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    It says in my book that "if we look at the binding energy curve (binding energy against nucleon number curve) we see that the product nuclei have greater binding energy (less potential energy)"

    I understand everything except the underlined bold part between brackets can someone please explain to me why less potential energy? thanks
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    (Original post by >>MMM<<)
    It says in my book that "if we look at the binding energy curve (binding energy against nucleon number curve) we see that the product nuclei have greater binding energy (less potential energy)"

    I understand everything except the underlined bold part between brackets can someone please explain to me why less potential energy? thanks
    Things have potential energy when they are in a force field.
    If the force is attractive you need to put in energy to separate them.
    Think of having to lift something up against gravity.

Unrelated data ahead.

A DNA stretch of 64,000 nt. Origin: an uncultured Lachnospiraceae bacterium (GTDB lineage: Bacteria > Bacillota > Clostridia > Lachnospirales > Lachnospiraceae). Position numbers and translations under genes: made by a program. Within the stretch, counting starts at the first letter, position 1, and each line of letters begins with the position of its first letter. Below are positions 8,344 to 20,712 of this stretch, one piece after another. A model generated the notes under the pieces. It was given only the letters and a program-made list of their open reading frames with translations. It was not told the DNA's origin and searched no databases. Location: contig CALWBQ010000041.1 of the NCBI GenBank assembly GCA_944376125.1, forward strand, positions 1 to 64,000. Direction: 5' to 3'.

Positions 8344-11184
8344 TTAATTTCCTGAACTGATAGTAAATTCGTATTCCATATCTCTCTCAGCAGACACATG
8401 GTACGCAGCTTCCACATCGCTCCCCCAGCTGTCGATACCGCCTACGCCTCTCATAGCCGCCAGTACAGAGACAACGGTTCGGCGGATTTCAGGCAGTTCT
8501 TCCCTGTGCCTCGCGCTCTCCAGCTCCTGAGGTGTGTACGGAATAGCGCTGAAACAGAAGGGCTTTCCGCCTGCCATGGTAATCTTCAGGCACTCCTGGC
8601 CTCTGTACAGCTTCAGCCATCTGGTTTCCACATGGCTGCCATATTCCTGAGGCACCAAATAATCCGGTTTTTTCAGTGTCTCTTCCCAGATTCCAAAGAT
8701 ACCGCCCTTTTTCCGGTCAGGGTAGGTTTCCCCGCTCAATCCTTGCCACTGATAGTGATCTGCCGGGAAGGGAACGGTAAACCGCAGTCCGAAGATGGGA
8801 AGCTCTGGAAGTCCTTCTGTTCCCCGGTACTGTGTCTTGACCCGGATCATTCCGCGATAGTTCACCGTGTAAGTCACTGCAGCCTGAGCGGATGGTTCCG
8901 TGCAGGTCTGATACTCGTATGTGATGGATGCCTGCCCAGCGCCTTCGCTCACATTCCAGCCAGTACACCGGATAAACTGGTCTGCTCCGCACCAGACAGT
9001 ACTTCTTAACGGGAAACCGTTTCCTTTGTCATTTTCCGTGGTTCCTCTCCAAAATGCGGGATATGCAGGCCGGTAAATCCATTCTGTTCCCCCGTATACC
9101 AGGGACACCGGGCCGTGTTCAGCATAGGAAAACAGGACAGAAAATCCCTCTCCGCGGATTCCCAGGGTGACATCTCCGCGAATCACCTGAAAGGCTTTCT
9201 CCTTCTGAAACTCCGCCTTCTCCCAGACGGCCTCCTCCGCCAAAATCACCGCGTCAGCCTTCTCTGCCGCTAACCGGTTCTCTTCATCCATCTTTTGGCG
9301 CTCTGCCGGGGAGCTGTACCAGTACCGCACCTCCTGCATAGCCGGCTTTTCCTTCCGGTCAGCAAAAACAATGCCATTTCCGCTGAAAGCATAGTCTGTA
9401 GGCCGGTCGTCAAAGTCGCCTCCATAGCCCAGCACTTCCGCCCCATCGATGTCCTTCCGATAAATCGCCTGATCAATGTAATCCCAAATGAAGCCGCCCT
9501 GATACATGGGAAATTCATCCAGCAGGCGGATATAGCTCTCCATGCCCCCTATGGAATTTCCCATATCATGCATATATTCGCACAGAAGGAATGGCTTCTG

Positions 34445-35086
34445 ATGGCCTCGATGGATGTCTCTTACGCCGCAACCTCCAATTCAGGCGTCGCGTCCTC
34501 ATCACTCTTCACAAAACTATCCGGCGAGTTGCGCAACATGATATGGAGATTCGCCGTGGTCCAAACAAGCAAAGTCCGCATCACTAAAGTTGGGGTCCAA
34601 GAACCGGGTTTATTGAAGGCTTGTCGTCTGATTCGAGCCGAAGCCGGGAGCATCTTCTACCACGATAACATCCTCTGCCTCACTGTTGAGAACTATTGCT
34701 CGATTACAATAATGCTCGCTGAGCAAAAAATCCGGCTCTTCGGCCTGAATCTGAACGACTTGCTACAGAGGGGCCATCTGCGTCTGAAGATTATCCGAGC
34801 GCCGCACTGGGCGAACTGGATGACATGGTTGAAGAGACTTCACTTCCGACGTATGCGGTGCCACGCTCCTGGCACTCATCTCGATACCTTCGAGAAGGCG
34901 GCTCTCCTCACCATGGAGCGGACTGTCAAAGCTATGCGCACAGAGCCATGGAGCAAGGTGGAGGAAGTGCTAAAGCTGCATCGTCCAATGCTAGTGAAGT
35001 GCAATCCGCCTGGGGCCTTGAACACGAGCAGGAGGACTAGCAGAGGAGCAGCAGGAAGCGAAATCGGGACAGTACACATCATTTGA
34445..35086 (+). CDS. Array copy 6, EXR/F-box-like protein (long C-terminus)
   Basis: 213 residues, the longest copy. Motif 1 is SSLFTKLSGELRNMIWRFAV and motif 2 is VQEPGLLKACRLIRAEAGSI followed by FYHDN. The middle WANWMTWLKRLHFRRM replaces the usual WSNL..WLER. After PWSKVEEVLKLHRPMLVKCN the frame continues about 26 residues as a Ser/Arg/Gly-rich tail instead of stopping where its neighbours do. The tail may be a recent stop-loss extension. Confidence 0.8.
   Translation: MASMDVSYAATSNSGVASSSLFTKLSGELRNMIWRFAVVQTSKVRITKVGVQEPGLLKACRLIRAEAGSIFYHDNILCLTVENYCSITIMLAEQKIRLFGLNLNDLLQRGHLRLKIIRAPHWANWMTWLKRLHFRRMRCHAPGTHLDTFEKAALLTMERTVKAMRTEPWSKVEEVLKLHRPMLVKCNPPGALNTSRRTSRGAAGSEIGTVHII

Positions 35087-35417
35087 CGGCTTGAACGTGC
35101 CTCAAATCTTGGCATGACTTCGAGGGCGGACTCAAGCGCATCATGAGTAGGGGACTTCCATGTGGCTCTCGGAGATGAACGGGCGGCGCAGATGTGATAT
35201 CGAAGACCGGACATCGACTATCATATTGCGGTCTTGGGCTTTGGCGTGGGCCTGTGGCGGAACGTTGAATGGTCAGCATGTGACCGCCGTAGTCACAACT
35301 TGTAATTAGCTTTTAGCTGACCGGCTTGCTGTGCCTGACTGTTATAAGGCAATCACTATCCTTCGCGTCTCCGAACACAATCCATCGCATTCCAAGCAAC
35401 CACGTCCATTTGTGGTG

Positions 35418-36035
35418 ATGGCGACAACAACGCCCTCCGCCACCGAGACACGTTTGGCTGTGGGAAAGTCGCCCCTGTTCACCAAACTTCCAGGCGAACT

The energy you give appears as potential energy. (In the case of gravity it's mgh and gravitational potential energy.)
    In the case of nuclear forces they are also attractive. If you separate the nucleus into its components you need to put in energy against this force. The result is there is a gain in potential energy.
    The opposite happens when the nucleus forms and the particles come closer together. Then they lose their potential energy, just as a stone does when dropped onto the surface of the Earth.
    This loss in potential energy is the binding energy of the nucleus.
    If you form a nucleus that has less potential energy (more binding energy) than its constituents did, this energy is released.
 
 
 
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